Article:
Twitter, the micro-blogging site allows users to publish 140 character notifications to a master feed that can be read by your followers. While much is written about the candid and personal revelations of various celebrities, it can also be a quick and easy way to notify your fans about upcoming shows. Due to the “Re-Tweet” function that allows users to republish your posts on their own feed, it is also possible for your followers to easily pass on information to their own friends.

Twitter’s main drawback is the limitations of what can be included in each post. There is a strict 140-character limit to posts, and no additional media can be attached to them, so flyers and music have to be uploaded to an external site, and then linked in your Tweets.


The big name amongst the social networks, Facebook doesn’t permit embedded streaming like MySpace, but there are a number of features that may prove particularly useful to the working DJ. Charlie Pishington, producer and musician with False Flag, says “I’ve found that by using Facebook liking pages such as the Ableton one I’ve ended up finding alot of cool tutorials that I dont think I would have gone looking for otherwise.”

The creation of groups and dedicated pages for artists allows you to keep your musical notifications and updates separate from your personal ones.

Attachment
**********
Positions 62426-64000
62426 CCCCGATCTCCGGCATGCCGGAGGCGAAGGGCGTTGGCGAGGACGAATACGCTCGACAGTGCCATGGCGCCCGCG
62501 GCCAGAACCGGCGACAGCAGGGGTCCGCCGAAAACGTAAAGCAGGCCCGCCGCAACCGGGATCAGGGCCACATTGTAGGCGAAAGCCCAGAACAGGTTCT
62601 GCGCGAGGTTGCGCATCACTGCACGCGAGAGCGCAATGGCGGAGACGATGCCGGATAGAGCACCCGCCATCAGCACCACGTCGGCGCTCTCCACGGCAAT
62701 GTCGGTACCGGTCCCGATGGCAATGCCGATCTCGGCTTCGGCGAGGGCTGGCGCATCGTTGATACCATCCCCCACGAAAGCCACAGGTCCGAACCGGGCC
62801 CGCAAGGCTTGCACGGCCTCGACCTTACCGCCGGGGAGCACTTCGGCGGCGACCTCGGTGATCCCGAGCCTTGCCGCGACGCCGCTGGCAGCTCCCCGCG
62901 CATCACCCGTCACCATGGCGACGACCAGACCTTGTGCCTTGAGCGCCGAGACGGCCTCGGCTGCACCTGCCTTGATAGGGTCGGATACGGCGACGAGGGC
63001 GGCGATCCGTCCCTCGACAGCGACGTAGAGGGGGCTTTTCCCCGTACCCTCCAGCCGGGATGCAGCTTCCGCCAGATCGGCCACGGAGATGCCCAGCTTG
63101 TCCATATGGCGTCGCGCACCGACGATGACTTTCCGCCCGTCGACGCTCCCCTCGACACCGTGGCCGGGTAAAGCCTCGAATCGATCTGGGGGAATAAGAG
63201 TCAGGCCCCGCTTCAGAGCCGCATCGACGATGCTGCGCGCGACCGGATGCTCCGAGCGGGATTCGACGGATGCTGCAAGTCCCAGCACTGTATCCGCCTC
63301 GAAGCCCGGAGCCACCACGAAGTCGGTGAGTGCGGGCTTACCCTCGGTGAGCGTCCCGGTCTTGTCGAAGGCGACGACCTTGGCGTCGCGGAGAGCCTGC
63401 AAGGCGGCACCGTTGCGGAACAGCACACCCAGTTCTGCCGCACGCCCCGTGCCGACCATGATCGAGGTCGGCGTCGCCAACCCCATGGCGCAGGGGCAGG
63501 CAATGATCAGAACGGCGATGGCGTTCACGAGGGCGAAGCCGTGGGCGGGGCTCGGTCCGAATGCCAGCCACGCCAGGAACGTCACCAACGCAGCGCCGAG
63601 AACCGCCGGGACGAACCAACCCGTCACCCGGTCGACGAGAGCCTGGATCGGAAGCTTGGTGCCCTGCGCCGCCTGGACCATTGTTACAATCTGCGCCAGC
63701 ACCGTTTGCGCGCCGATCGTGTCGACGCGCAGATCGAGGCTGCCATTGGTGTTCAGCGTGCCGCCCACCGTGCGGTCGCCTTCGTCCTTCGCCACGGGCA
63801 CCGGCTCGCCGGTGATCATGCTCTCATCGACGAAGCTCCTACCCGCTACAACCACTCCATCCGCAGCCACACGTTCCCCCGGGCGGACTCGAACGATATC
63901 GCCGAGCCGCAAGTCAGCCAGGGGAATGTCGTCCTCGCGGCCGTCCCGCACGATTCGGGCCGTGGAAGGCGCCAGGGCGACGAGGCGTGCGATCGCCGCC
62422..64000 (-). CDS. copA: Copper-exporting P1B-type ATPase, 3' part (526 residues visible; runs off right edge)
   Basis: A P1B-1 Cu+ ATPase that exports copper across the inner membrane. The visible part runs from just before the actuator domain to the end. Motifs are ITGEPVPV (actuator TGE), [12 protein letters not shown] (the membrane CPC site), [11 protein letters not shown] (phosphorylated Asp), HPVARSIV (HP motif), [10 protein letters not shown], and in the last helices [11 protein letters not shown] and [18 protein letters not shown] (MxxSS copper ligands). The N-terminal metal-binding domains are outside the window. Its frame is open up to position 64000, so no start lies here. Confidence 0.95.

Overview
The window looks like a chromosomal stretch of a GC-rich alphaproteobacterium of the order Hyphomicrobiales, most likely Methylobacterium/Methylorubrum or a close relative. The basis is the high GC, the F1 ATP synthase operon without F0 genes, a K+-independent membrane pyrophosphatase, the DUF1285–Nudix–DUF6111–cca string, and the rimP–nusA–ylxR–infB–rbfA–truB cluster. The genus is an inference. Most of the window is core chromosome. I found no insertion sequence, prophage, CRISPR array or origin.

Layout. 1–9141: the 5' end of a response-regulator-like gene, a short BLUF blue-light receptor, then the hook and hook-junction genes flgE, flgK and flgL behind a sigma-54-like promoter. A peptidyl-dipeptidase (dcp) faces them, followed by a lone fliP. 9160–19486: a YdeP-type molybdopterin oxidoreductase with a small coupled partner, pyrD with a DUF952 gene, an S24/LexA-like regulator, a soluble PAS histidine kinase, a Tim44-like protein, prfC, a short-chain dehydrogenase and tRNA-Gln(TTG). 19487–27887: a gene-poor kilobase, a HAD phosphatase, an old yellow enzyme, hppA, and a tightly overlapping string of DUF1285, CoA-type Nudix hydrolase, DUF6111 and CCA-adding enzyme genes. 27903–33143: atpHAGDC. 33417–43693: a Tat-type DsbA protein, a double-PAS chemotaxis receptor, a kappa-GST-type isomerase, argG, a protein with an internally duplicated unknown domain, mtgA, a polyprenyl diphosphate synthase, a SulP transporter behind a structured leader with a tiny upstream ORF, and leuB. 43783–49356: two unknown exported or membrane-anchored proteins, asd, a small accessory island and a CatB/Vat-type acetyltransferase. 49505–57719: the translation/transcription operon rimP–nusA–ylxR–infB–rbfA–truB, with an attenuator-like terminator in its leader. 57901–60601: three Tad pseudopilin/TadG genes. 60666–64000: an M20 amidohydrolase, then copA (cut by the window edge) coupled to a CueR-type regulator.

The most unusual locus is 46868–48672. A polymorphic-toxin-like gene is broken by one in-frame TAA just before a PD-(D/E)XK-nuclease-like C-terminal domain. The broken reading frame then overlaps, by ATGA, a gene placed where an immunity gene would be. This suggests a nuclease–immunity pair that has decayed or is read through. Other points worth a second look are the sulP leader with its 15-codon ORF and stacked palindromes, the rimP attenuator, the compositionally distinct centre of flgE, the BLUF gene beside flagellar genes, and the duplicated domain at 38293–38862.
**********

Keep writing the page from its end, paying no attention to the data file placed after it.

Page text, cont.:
In Conclusion

Dedicated music sites are a practical way to connect with other DJs and producers. Their organizers know the services that might be useful to you, so they’re great for putting you in touch with “behind-the-scenes” services such as looking for gigs, searching for labels, renting P.A. systems and teaming up with like-minded individuals. The problem with such sites is that they are aimed at DJs and producers, so that’s who uses them. Your real audience can be found on the standard social networks, Facebook and Twitter, and the web-like network of users offers a great way to organically expand your audience.

The key to getting the most from Web 2.0 services is to understand the strengths and weaknesses of each of the major sites. You have nothing to lose by creating an account at each one, and experimenting to find how each of their services can help you. Social networks are one of the most time and cost effective ways of spreading the word about your shows, and once you’ve got people on board, groups and mailing lists make it simple to keep them up to date with new developments.